Juanita Segundo says she’s weary, but happy. On May 26, the West-Side resident bought her house from the San Antonio Housing Authority, ending a nine-month legal battle.
Last October, SAHA asked Segundo to sign a lease and begin paying $550 monthly rent on her house. Segundo fought the request because, she said, she owned the house, where she had lived for 35 years and raised her eight children. `See “Fallen through the cracks,” November 17-23, 2005.`
Segundo purchased the house in 1970, but through a series of complex financial snafus and the legal maneuvering of a money lender, she lost the title to the house and SAHA purchased it in 1993. Yet, Segundo said she and her family had provided maintenance and upkeep on the house for 12 years, during which time SAHA never asked for rent.
Last week, Segundo bought the house from SAHA for $14,000. “That wasn’t what I wanted,” she said. “They wouldn’t talk to me about giving it back. According to them, after years of not paying rent on the house, they figure I owe them $14,000. But at least I got the house back.”
Segundo’s contract with SAHA required her to take a homebuyers course through the ACORN that includes homeownership counseling, budgeting, and home maintenance. “The classes are really for first-time homebuyers,” Segundo laughs. “This is the third time I’ve bought this house, so I don’t think it’s the first time for me.”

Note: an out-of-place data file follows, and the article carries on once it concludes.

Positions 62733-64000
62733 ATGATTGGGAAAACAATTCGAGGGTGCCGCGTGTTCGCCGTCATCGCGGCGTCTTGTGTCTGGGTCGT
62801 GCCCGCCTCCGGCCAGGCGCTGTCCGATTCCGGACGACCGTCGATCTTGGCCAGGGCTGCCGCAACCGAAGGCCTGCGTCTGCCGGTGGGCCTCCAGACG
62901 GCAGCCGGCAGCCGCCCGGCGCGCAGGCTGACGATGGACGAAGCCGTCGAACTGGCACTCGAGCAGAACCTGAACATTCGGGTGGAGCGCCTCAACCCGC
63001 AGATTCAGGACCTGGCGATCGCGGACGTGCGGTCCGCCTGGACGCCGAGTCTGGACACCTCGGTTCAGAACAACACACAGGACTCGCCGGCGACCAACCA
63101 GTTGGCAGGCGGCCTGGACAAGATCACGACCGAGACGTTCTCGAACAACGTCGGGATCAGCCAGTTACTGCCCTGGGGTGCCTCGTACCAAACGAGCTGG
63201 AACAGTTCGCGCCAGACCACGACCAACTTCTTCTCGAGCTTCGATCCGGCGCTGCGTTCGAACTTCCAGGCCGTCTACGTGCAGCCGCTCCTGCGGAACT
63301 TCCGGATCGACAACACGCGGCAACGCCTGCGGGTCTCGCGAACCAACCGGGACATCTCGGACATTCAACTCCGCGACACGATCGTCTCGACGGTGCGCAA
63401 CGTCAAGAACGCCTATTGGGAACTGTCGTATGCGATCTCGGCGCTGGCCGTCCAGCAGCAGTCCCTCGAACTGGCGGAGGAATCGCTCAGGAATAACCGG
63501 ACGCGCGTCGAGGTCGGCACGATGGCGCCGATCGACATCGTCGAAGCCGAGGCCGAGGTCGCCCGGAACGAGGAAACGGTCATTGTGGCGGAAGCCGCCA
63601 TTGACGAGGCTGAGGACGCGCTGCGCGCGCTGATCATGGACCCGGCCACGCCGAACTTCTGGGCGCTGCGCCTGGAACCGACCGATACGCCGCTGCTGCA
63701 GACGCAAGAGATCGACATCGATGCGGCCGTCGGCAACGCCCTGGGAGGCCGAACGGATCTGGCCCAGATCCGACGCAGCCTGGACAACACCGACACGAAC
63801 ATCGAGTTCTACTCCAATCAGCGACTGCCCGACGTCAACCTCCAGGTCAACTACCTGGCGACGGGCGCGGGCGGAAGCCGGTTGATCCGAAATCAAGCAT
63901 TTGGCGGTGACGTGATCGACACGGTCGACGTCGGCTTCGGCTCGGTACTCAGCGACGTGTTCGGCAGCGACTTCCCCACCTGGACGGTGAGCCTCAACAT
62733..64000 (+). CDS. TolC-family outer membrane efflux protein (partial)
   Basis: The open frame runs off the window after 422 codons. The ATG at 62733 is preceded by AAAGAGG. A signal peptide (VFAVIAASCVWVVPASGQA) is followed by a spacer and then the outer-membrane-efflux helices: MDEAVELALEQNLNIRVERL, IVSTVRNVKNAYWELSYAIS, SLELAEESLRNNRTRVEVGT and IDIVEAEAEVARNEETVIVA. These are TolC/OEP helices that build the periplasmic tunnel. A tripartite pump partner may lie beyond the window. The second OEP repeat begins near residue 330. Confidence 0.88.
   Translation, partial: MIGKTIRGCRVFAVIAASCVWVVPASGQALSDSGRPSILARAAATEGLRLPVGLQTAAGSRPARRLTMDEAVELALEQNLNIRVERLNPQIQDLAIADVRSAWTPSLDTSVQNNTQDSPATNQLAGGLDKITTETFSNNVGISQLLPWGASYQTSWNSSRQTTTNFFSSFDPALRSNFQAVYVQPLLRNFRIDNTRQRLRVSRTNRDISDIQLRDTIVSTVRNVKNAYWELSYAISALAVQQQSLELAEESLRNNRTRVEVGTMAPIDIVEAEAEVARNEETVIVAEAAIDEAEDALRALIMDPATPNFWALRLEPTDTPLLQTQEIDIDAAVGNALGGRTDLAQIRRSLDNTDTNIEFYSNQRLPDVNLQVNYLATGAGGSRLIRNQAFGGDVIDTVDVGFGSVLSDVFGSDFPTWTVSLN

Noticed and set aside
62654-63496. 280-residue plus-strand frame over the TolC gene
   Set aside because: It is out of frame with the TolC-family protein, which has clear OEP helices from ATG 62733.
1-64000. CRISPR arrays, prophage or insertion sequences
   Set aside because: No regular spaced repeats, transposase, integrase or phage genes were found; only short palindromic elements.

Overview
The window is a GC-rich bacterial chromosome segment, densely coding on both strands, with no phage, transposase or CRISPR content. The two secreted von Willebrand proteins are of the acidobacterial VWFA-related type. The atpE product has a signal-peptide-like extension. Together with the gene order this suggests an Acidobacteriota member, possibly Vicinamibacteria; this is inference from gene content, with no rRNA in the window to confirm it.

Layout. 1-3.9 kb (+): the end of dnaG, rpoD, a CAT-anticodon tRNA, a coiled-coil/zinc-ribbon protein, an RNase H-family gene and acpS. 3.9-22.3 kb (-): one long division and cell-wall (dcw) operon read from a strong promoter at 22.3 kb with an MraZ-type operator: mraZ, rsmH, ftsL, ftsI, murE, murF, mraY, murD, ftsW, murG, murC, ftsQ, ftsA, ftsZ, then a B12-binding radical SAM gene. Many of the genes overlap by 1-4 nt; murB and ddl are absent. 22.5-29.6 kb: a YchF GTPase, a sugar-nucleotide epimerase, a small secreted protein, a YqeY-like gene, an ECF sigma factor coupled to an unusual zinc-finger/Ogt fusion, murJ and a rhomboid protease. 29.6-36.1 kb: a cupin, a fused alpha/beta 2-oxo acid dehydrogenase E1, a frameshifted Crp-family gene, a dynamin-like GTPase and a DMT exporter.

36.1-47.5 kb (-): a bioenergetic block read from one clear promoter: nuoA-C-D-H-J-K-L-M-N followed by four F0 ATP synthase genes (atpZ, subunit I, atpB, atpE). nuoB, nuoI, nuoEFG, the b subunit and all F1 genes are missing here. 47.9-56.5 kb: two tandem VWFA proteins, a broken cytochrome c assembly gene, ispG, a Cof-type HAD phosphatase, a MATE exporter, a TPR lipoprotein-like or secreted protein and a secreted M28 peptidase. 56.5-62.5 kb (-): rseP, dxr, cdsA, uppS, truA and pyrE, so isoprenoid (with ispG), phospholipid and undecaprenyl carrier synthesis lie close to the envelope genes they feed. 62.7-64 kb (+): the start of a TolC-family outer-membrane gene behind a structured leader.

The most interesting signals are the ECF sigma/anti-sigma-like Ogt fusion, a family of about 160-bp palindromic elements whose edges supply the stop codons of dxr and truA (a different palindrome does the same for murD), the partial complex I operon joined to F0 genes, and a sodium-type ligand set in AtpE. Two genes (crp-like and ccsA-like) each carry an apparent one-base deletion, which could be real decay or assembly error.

“All of our homeowners have to complete a similar course,” said SAHA spokesman Mark Kinkade, adding that the housing authority is pleased to have reached an agreement. “It worked out for everyone concerned, so we gotta be happy about that.”
“My family is very happy,” said Segundo. “They didn’t want me to lose the house, and we’ve been fighting for so long it feels like a dream. I’m so weary, you know, I’ve been depressed and angry at times over this, and now all I have to do is pay for it again.
“And, if I don’t last 17 years,” she adds, laughing, “my son will take over the payments.”
Segundo says her family has added a ramp to the house — she’s currently confined to a wheelchair because of a car accident — but otherwise they don’t intend to make any structural changes; it’s back to business as usual. That includes resuming regular church meetings under the portico in Segundo’s front yard.
“We are going to have a victory campaign this weekend,” Segundo said, referring to the Memorial Day holiday. “There will be singing and music — oh yes, we’ll be having a good time.”
- Susan Pagani